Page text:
Example: a 1.8deg/step (i.e. 200 steps/rev) motor with 4mH inductance run at 1.5A using a 12V supply, and driving a GT2 belt with 20 tooth pulley would start losing torque at about 250mm/sec. This is the belt speed, which on a CoreXY or delta printer is not the same as the head speed.
In practice the torque will drop off sooner than this because of the back emf caused by motion, and because the above doesn't allow for the winding resistance. Low inductance motors also have low back emf due to rotation.
What this means is that if we want to achieve high speeds, we need low inductance motors and high supply voltage. The maximum recommended supply voltage for Duet 2 WiFi/Ethernet is 25V, for Duet 2 Maestro is 28V, and for Duet 3 is 32V.
These are simply the resistance per phase, and the voltage drop across each phase when the motor is stationary and the phase is passing its rated current (which is the product of the resistance and the rated current). These are unimportant, except that the rated voltage should be well below the power supply voltage to the stepper drivers.
When a stepper motor rotates it produces a back emf. At the ideal zero lag angle, this is 90 degrees out of phase with the driving voltage, and in phase with the back emf due to inductance. When the motor is producing maximum torque and is on the verge of skipping a step, it is in phase with the current.
Back emf due to rotation is not normally specified on the data sheet, but we can estimate it from this formula:
approximate_peak_back_emf_due_to_rotation = sqrt(2) * pi * rated_holding_torque * revs_per_second / rated_current
The formula assumes that the holding torque is specified with both phases energised at the rated current. If it is specified with only one phase energised, replace the sqrt(2) by 2.
Example: consider a 200 step motor driving a carriage via a 20 tooth pulley and GT2 belt. That's 40mm movement per rev. To achieve a speed of 200mm/sec we need 5 revs/sec. If we use a motor with 0.55Nm holding torque when both phases are driven at 1.68A, the peak back emf due to rotation is 1.414 * 3.142 * 0.55 * 5/1.68 = 7.3V.
How accurate is this formula? dc42 measured and then calculated the back emf for two types of motor:
If you have a target travel speed for your printer, you can work out at least approximately what supply voltage you will need to the motor drivers. Here's how, with an example calculation:
In my example, this gives 32.5V, which is above the 25V recommended input voltage for the Duet 2. But at least we know that for a worst-case delta move with 200mm/sec travel speed, if I use a 24V supply then that is more than 2/3 of the theoretical value, so the torque available for that move should not drop off by more than about 1/3 of the usual torque available. On the other hand, a 12V supply would clearly be inadequate - which explains why I was only able to achieve 150mm/sec before I upgraded the printer to 24V.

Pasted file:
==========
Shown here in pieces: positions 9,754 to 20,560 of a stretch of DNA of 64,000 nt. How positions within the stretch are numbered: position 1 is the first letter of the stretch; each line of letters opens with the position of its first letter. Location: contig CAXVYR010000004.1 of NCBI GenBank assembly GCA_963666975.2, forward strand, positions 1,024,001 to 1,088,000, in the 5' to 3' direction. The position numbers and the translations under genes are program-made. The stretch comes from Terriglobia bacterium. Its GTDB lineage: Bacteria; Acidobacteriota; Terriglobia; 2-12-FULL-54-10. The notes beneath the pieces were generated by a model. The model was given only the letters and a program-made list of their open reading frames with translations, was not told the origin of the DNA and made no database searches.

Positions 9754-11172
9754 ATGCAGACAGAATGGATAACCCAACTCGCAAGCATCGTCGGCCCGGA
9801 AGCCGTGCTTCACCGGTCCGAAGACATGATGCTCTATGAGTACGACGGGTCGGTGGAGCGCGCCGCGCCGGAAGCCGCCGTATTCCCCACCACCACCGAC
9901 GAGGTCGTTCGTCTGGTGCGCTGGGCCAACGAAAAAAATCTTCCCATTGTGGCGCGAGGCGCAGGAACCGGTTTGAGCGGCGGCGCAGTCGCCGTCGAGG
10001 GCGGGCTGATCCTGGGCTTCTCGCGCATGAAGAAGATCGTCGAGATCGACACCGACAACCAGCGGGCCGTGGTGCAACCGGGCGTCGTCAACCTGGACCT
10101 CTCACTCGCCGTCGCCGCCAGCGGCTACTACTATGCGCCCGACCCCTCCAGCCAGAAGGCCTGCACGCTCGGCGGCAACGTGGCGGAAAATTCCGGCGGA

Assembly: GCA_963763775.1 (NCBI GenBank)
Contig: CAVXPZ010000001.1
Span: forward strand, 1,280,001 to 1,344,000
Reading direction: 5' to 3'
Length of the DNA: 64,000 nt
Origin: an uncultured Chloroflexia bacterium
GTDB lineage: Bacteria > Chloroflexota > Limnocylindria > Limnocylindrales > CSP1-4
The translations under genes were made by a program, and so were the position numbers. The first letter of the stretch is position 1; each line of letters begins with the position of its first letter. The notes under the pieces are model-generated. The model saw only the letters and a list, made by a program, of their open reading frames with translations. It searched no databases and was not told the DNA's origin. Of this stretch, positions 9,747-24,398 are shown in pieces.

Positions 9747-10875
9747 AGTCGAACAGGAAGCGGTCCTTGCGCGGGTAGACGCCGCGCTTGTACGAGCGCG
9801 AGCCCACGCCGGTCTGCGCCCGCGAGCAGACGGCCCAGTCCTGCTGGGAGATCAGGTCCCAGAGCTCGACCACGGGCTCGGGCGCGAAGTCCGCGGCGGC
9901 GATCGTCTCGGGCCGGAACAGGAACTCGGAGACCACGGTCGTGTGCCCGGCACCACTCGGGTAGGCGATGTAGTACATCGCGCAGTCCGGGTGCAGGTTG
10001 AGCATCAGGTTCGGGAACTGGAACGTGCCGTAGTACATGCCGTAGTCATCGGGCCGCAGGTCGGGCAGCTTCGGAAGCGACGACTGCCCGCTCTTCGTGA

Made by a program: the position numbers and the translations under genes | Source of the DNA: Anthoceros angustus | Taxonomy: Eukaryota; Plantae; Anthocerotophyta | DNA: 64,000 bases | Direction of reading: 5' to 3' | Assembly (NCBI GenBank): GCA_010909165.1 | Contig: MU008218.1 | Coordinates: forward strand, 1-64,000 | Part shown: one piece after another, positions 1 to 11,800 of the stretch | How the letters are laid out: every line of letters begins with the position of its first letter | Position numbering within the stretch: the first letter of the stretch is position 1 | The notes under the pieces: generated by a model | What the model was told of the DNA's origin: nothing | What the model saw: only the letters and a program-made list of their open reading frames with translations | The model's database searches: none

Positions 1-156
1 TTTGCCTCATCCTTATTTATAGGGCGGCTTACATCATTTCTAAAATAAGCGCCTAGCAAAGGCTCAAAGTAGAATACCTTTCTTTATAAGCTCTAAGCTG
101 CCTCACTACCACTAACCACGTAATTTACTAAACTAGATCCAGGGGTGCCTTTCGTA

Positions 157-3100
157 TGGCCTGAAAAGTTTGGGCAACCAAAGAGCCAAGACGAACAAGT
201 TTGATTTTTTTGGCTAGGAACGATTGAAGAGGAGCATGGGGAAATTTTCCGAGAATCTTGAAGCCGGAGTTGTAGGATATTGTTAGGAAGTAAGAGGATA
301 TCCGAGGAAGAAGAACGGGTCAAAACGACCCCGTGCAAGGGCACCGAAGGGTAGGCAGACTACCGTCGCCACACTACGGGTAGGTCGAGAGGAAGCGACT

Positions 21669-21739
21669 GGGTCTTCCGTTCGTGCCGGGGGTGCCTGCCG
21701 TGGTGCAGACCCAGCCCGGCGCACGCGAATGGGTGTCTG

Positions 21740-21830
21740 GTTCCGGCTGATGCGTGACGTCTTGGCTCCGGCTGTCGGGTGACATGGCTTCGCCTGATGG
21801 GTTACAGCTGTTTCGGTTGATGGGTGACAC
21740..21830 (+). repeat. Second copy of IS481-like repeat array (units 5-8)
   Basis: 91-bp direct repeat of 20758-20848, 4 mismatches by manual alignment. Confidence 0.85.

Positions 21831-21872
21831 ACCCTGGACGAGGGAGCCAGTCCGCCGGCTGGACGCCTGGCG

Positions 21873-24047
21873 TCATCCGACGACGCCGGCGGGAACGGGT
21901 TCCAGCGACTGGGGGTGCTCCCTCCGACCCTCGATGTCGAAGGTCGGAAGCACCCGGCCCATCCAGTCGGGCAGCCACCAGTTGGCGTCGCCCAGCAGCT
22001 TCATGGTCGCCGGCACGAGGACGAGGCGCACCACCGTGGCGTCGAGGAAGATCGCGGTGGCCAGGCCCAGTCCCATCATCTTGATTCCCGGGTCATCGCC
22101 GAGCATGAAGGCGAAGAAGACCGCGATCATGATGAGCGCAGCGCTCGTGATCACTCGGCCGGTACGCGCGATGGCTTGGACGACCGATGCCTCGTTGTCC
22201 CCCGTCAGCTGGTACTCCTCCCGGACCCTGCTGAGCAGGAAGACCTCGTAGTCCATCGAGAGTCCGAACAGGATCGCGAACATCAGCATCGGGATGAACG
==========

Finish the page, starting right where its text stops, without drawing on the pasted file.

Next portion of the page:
There is an online calculator to do this the other way round (i.e. work out the speed at which torque starts to drop off): EMF Calculator.
Selecting an appropriate extruder stepper motor and gearing for the best performance is a compromise between weight, torque, resolution and acceleration.
An extruder drive should have sufficient torque to push the filament through the nozzle at the printing speed you want to use, and sufficient resolution so that individual extruder microsteps are not visible in the print. When there is a Bowden tube between the extruder drive and the hot end, you also need sufficient acceleration to retract the filament fast quickly enough to avoid blobs.
You can calculate the force that an extruder drive can provide before it skips steps if you know its steps/mm and the characteristics of the stepper motor it uses. If using a 1.8deg/step motor, the extruder force in Newtons (N) is:
Extruder_force_at_rated_current = Motor_holding_torque * Extruder_steps_per_mm * 0.0014
For a 0.9deg/step motor:
Extruder_force_at_rated_current = Motor_holding_torque * Extruder_steps_per_mm * 0.0007
where the extruder steps/mm is specified at 16x microstepping, and the motor holding torque is specified in Ncm with both phases energised at the rated current. The steps/mm take into account the gearing (if any) and the diameter of the hobbed shaft.
For 1.75mm PLA filament extruded through a 0.4mm or 0.4mm nozzle, aim for extruder force in the range 10N to 25N at rated motor current, and aim to run at 50% to 85% of rated motor current. For 3mm filament, aim for 3 times the extruder force, so between 30N and 75N at rated current.
If you have too little extruder force, the extruder may not be able to push the filament through the nozzle except at excessively low print speeds or at high print temperatures (which increases stringing). The problem with too much extruder force is that if the nozzle becomes temporarily obstructed, then you want the extruder to skip steps. If instead it grinds an indentation into the filament, then extrusion won't restart when the obstruction is removed.
These typically have steps/mm of about 100 using 1.8/deg motors @ x16 microstepping. To reach 10N force, you need a motor with 71Ncm force. Very few Nema 17 motors have this amount of torque, so you will probably have to make do with 60Ncm, giving a maximum 8.4N force.
The low steps/mm makes it more likely that individual steps will be visible in the extruded filament. With 1.75mm filament and a 0.4mm diameter nozzle, 100 steps/mm going in gives about 5 steps/mm in the extruded filament. You can use a 0.9deg motor to double the steps/mm.
An un-geared extruder design can also be used with a stepper motor with an integral planetary gearbox of about 5:1 ratio.
As well as having gearing, a geared extruder normally has a hobbed shaft with a smaller diameter than an un-geared extruder, because the hobbed insert doesn't have to fit over the stepper motor shaft. Typical steps/mm around 420 with 3:1 gearing, and 650 with 5:1 gearing. This means that you need only about 17Ncm of motor torque to exceed the target 10N force (for 1.75mm filament) with 3:1 gearing, or 11Ncm using 5:1 gearing.
Beware of using motors that have many times too much torque. You can reduce the motor current to reduce the force, however high torque motors also have high rotor inertia, so by reducing the current you also reduce the available acceleration.
These typically have gearing of 30:1 to 40:1 and steps/mm of around 4200.